Going to graduate school has become a popular substitute for finding a job, especially in this recession. Grad school sounds easy – basically a few extra years of college – but it only puts off a lot of tough decisions that have to be made sooner or later.

The problem here is proverbial and involves carts and horses. In a perfect world, you would explore a career and make sure it is right for you first, then head off to get a degree.

Instead, we have the situation I see every day in my office: young people in their mid-twenties, who grind through law school, then face not only a moribund job market, but the deeper horror of realizing they don’t enjoy the work. They end up fighting to find a job in a profession they don’t like simply because they have to pay off debts.

It would be great if the law schools seemed to care – if they insisted that prospective students work as paralegals for a while and make sure they know what they’re getting into. But law schools are money-making concerns and they’re raking in cash the way things are. They’re not about to start telling the truth about their massive profits on law student tuition or the feeble job market. As they see it, that’s not their problem.

What sent you off to law school, more than any other factor? Probably fear – specifically fear of being a disappointment to mom and dad. When you decided to go to law school, you saw only two options – graduate school or loser-dom. In law school, you would be doing what you’d done your entire life – going to school, which always kept your parents happy in the past. It seemed like a no-brainer. And in your early 20’s, things that happen a few years from now (like paying off student loans) seem far away – they take place in another universe with another person cleaning up. Hey, plenty of people go to law school and they do whatever, and it works out, right?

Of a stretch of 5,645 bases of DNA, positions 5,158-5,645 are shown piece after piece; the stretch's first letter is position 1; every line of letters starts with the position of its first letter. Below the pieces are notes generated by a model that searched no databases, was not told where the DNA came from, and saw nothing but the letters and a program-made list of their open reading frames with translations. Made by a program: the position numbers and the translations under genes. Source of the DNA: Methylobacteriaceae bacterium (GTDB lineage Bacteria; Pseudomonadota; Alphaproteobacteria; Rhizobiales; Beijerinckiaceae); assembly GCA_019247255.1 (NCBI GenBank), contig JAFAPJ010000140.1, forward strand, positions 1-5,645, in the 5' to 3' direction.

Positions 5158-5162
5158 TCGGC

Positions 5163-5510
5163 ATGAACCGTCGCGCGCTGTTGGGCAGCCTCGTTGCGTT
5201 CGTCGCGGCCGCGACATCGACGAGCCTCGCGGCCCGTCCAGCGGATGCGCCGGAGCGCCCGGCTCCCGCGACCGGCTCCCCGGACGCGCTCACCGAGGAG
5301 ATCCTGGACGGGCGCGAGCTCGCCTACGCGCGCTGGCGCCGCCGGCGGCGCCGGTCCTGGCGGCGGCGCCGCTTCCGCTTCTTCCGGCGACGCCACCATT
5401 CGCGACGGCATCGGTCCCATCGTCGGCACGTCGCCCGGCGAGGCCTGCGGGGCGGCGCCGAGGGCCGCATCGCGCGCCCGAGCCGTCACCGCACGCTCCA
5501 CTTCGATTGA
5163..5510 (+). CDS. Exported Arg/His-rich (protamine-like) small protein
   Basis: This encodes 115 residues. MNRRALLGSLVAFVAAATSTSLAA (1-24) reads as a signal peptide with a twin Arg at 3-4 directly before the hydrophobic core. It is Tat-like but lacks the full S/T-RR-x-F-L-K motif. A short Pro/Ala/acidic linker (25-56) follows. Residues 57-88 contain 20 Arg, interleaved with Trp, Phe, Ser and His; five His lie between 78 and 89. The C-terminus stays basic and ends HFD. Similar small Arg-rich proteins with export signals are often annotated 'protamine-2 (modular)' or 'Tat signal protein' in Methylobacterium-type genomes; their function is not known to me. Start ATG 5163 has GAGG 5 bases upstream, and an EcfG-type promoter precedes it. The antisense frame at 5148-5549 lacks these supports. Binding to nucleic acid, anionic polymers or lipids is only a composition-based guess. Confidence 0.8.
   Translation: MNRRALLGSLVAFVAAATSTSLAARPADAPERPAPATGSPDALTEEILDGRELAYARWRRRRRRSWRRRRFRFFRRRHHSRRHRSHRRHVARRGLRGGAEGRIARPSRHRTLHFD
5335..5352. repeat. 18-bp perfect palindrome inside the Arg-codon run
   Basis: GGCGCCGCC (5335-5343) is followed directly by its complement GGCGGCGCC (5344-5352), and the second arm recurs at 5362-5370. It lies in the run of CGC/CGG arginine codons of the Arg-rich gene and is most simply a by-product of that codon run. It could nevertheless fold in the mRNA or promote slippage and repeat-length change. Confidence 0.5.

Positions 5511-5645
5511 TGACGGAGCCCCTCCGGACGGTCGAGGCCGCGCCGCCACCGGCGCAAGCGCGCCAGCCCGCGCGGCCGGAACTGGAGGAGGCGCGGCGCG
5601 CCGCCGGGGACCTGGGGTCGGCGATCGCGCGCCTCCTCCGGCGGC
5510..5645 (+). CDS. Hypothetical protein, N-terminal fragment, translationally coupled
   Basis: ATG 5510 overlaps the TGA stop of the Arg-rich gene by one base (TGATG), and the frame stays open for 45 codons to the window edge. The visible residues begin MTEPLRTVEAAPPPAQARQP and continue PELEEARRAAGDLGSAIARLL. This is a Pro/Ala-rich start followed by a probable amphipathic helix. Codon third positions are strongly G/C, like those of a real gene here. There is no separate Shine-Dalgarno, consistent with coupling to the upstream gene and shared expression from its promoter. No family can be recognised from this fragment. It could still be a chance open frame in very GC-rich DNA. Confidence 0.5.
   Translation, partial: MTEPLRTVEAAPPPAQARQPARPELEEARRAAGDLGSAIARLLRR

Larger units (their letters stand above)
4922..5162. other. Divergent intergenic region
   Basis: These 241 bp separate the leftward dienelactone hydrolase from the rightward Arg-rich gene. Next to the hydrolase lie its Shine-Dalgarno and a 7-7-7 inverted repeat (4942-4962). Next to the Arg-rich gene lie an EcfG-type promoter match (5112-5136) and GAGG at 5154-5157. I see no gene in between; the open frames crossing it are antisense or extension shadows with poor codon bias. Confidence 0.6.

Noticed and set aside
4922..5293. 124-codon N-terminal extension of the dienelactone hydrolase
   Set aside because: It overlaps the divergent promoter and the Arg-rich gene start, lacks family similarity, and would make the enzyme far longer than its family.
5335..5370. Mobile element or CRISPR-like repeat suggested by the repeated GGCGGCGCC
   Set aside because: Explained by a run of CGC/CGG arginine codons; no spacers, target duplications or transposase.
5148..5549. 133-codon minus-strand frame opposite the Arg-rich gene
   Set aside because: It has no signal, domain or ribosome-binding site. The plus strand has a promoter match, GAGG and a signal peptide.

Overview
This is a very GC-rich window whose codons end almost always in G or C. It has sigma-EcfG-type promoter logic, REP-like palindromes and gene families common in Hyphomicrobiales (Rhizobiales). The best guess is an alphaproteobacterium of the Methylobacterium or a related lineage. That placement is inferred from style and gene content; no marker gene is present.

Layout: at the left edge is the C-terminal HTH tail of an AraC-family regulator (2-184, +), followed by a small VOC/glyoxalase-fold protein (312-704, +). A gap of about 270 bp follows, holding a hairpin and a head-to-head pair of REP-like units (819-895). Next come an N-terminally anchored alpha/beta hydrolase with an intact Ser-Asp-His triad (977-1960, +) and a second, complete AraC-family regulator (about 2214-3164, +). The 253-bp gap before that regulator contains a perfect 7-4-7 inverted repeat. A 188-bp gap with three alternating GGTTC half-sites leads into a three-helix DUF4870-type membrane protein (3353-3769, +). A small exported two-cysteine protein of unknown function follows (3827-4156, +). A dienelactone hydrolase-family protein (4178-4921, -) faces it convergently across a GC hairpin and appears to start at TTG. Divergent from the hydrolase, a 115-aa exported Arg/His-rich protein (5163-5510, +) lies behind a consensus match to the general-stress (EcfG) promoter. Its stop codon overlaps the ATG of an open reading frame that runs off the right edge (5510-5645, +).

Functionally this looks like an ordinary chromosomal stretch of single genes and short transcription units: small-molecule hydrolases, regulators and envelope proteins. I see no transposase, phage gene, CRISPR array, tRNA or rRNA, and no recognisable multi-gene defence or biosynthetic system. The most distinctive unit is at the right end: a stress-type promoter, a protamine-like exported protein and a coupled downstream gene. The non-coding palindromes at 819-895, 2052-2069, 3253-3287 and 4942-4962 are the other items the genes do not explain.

Now, in many senses of the word, your loans are being called in.

One of my patients says he wishes he’d gone the burn-out route, stayed home and smoked weed. He has buddies from college who drifted after graduation. Some are working retail jobs, or in restaurants. Some have office or sales jobs. Mostly, they’re blowing off work and playing in bands and part-timing as ski instructors during the winter or hanging out and talking about that back-packing trip to Bhutan they really want to do some day.

From where he’s at – an unemployed quasi-lawyer waiting to hear whether he passed the bar exam while he processes the reality that he doesn’t like law – being a burn-out sounds pretty good. As a burn-out, he wouldn’t have loans, so he could afford to spend the whole day studying the lyrics to “Paranoid Android.”

I’d like to suggest a “third path” – an alternative both to the mindless lemming-march towards graduate school and complete burn-out. (more…)